Google launches cloud-based music service without label licenses

09:50, May 11, 2011      

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Google on Tuesday launched its long-awaited cloud-based music service Music Beta without any label licenses it originally wanted.

The search giant introduced the digital music locker service at its annual I/O developer conference in San Francisco. So far, only U.S. users can access the service by requesting an invitation from Google while priorities will be given to those with the Verizon version of the Motorola Xoom tablet and attendees of the I/O conference.

Since Google failed to come to a license agreement with major music labels, Music Beta is essentially a massive cloud hard drive. Users cannot share their Music Beta by Google tunes or purchase new songs. It allows users to upload 20,000 songs into the cloud, compared with Amazon Cloud Drive's 2,000 songs and 5 GB limit for free accounts.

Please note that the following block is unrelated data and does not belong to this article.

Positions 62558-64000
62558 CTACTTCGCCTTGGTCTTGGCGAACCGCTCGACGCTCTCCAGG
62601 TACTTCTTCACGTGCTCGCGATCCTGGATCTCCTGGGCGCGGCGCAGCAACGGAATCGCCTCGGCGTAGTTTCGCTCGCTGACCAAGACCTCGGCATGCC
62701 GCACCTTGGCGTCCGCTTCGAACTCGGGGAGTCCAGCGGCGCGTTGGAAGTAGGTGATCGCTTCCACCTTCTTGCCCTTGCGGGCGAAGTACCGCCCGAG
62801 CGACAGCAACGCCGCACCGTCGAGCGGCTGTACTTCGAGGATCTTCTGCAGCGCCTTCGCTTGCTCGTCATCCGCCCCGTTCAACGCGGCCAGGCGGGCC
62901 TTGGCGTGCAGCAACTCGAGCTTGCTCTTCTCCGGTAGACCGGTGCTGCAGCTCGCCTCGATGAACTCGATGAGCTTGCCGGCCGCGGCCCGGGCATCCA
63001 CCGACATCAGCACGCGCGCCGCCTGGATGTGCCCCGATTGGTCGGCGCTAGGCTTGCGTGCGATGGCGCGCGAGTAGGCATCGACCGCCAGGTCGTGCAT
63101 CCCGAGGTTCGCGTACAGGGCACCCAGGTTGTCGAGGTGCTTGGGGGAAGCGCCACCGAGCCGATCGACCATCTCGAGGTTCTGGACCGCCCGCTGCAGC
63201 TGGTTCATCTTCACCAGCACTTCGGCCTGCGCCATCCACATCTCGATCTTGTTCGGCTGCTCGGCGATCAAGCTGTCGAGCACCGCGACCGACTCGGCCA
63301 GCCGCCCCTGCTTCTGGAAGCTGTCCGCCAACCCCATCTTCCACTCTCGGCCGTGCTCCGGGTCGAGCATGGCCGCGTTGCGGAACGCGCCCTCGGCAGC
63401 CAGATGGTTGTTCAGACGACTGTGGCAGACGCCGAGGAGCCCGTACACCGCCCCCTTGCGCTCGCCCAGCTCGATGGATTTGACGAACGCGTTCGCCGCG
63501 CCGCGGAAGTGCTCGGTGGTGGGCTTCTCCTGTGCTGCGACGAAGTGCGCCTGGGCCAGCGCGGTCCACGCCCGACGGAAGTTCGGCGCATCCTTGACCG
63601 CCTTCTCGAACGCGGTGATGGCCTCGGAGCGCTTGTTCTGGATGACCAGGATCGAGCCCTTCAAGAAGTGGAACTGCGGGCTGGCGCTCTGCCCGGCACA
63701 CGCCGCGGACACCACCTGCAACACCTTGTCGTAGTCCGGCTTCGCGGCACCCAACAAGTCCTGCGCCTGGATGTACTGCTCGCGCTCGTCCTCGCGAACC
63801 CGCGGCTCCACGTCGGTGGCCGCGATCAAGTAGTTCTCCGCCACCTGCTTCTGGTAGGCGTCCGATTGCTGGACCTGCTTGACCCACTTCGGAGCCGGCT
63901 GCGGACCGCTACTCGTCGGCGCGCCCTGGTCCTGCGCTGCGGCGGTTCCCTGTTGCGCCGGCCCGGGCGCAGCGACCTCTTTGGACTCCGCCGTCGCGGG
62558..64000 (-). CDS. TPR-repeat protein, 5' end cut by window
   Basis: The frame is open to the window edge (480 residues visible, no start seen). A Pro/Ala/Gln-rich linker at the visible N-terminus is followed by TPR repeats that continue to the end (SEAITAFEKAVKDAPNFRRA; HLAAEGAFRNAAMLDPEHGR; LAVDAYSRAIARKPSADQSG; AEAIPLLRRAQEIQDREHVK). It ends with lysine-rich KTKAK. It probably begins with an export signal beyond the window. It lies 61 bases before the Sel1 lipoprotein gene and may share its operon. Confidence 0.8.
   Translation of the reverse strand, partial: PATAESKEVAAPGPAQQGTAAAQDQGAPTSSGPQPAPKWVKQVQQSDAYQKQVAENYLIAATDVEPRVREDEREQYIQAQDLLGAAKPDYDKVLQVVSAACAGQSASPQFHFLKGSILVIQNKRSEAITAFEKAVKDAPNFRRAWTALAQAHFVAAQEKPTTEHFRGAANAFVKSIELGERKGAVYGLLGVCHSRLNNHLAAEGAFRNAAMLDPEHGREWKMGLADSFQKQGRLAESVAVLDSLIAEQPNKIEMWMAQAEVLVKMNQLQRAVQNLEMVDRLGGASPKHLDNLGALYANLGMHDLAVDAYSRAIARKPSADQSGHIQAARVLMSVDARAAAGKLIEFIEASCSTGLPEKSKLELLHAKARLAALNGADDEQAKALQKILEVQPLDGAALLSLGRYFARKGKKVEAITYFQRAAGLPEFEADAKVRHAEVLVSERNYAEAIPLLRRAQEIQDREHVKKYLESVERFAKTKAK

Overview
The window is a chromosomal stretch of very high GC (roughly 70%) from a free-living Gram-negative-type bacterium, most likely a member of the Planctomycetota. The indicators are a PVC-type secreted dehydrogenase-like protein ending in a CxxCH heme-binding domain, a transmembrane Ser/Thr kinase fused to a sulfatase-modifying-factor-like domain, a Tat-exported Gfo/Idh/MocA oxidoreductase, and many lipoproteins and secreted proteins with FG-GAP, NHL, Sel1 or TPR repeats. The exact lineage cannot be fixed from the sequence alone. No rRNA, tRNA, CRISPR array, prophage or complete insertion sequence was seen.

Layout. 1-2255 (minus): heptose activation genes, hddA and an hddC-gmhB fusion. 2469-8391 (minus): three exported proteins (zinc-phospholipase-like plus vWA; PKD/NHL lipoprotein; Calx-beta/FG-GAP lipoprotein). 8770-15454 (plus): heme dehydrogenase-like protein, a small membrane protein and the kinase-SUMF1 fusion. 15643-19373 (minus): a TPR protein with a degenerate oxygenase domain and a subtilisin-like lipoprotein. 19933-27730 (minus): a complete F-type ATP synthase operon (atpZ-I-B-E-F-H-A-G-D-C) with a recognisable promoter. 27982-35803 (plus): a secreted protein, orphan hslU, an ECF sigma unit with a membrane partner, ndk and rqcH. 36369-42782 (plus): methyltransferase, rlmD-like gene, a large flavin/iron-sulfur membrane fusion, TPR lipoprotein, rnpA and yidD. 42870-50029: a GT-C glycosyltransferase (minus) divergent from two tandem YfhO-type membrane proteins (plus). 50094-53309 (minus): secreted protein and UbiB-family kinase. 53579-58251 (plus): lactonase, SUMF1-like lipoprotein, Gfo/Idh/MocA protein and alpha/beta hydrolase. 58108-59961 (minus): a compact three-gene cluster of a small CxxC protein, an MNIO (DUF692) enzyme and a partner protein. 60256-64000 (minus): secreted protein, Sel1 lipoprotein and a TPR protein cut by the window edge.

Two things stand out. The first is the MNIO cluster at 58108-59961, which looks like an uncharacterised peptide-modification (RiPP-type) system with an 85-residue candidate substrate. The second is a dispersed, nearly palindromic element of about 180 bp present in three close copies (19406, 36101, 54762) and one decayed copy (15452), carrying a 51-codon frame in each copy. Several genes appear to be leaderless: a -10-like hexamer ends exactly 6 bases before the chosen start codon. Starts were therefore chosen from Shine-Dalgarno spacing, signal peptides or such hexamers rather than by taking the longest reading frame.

Any web-connected devices with a browser or supporting Flash can stream music from the digital locker, but the service is only for Android-powered devices.

Music Beta also gets Instant Mix, a similar intelligent feature to Apple's Genius playlist creator, which creates new playlists based on a single song by analyzing its characteristics.

Before unveiling the service, Google told U.S. media Monday night that the current Music Beta is not the service Google had wanted to offer and it will continue to seek licenses with major music labels.

Source: Xinhua
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